As we head into the last month of 2019, I find myself reflecting on all this year brought. As usual there were highs and lows. Some experiences I’m glad to leave in 2019 and then other moments and memories, I am excited to carry forward to 2020. It is easy to get caught up in the holiday season flurry, scheduling time to be with family and friends, traveling, holiday parties, shopping, cooking and gift exchanging. It can be over and done before we know it. A blur of love, laughter, red and green lights, eggnog and cheese balls. My hope is as we enter this typically harried time of year, we can find time to be with those we love and who love us, as well as, to be alone with ourselves. Make an effort to focus on what you need, take the time to regroup and rejuvenate as you prepare for all the New Year has in store. Savor those moments. You deserve it!

Take Your Time

October was an unusually busy travel month for me. I was able to attend and present at several conferences and conduct trainings at numerous districts throughout the month. It was a wonderful opportunity to meet new people while also connecting with folks I’ve known for years. Knowing the month was going to be busier than normal I intentionally prepared for what was to come. I anticipated how tired I was going to feel while being on the road and thought about ways I could practice self-care before things kicked in (see blog “Preventative Self-Care”). I also thought through a plan for how to build in self-care during the month as well. I’ve written blogs before about times when things were busy for me and I didn’t handle it well. I really wanted to try to “do it right” this time. I was curious to see if I could practice what I preach when life is exceptionally harried.
I felt pretty confident heading into October. If you read one of my previous blogs, you may remember that my (paid off) car engine needed replacing over the summer. The return of my car, along with health improvements, after a difficult spring/summer had me feeling like I had overcome life’s challenges somewhat successfully. (not to say I didn’t have moments of breakdown, but I genuinely fought to keep perspective and overall did well). Because of all of that, I anticipated this travel season would be easy, comparatively. Plus, I thought, “Surely, I’ve paid my dues for 2019 so I must be in the clear, right?”. Not so fast, sister…. You obviously have more to learn.
While I was out working to support teachers and students (in that order) one school/district at a time, my home life was falling apart one appliance/expense at a time. During one of my stops at home, I realized that we had no hot water. Easy fix, right? Simply relight the pilot light, which I did (and felt pretty empowered about, by the way). But that wasn’t the cause of our lack of warm water. Thanks to google, I discover I probably needed a new thermocouple and enlisted someone to replace that for us while I was out of town, again. (Meanwhile we are going to our gym to shower. Mind you I’m not working out there, just showering?! Probably would have been good to actually USE the gym equipment while I was already there, but…that’s for another blog). The thermocouple is replaced. I return home relieved things were handled while I was away, only to determine there is still no hot water. Which leaves my final option, a new water heater must be purchased and installed during the one weekend I’m in town. Fortunately, I found a plumber to do that for me on a Sunday, and hundreds of dollars later we are back in business. The very next day, as I’m preparing to leave for another trip, I realize our house is freezing. As “luck” would have it, my furnace is now not working. It’s at that moment that I stop and decide I have two choices here. I can have another breakdown, which seems reasonable or I can go S.L.O.W. and take a deep breath and reframe (see last month’s blog). I determine it is easier and more beneficial to stay calm and keep perspective. I begin to wonder, what is the lesson here? What am I supposed to be learning through all of this, as things continue to pile on.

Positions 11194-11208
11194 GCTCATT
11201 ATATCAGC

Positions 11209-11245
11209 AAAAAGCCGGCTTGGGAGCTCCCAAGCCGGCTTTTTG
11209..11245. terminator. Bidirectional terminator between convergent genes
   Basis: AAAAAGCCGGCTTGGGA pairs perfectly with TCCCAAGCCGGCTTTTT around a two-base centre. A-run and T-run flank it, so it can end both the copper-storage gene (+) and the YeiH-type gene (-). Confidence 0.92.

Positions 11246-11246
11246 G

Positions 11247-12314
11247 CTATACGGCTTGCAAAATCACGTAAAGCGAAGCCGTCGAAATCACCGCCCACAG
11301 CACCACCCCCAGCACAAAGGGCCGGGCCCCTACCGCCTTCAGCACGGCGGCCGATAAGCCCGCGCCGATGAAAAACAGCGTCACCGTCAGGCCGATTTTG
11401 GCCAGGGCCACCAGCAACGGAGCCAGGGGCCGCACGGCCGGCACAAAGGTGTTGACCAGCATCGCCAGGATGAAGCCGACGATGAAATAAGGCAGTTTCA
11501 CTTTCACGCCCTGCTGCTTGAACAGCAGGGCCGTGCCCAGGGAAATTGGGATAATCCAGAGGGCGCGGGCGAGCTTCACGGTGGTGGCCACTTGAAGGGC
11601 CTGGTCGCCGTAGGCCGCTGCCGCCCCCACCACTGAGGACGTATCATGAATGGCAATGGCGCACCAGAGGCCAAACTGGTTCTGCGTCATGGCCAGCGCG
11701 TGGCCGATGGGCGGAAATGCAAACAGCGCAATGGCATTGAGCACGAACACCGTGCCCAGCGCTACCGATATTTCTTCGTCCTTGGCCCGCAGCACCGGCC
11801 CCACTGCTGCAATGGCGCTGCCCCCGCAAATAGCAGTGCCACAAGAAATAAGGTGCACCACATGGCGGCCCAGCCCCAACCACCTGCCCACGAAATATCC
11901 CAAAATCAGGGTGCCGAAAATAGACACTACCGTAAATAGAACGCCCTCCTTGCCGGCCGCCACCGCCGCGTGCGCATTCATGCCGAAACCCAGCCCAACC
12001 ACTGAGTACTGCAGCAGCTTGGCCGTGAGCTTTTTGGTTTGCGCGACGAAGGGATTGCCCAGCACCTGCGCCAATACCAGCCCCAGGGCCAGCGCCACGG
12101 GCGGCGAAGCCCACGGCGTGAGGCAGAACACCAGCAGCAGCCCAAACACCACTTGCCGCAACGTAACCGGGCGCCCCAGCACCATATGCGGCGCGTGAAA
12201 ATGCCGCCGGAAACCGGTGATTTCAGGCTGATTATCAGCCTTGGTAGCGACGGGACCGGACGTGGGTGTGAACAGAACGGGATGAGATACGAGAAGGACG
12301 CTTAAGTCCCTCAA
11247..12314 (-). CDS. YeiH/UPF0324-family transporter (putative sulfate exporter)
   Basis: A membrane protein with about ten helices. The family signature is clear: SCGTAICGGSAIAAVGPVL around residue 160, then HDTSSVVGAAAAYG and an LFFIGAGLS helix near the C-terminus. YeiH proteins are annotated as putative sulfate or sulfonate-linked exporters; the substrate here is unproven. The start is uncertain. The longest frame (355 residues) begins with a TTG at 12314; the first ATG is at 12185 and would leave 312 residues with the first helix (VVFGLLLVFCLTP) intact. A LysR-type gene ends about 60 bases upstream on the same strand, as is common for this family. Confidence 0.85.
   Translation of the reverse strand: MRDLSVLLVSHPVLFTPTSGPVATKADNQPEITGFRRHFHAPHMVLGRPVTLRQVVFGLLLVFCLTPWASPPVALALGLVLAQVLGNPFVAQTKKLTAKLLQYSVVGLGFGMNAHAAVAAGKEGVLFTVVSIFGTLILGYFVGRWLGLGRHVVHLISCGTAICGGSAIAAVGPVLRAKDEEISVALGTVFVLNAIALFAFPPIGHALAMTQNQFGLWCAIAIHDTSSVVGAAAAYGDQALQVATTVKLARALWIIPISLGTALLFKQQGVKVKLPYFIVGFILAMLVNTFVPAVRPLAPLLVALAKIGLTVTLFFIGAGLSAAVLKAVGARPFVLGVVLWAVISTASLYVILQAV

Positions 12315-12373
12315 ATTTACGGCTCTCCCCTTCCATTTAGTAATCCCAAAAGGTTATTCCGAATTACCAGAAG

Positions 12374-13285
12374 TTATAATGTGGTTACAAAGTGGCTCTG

As I’m driving to my daughter’s parent/teacher conferences (yes those also happened during all of this as well), I thought about all the educators who may feel like “things continue to pile on” for them. Just when they have their curriculum figured out, the district changes it. Or they are transferred to a different building. I also thought about people who are less fortunate. Some may not be able to afford a new water heater or furnace repairman (or a new furnace-which as I write this is still to be determined). Things can always be worse AND things also get better! I’m still not exactly sure what I need to gain from all of this pandemonium, but I do know things work out, eventually. I’m grateful for the wonderful, friendly, highly skilled servicemen who helped me. I am grateful for the resources to afford those services rendered. I’m grateful that I was determined to take care of myself, taken advantage of slivers of time to go S.L.O.W., be still, present and attend to my needs.
I believe whole heartedly that if you are aware, in times of normal chaos or even in unexpected heightened chaos, you can find time and peace. It may be while you are sitting in traffic, with no choice but to wait, or on your way to the gym to shower, or waiting for a repairman. Use that time to breathe and reflect on all that is good. Or perhaps you are standing in line at the grocery store or waiting to deplane (why does that process take SO long?!) take a breath, count your blessings and use that moment for you. If we really paying attention, regardless of our circumstances, we can find time for self-care. It’s there, for the taking.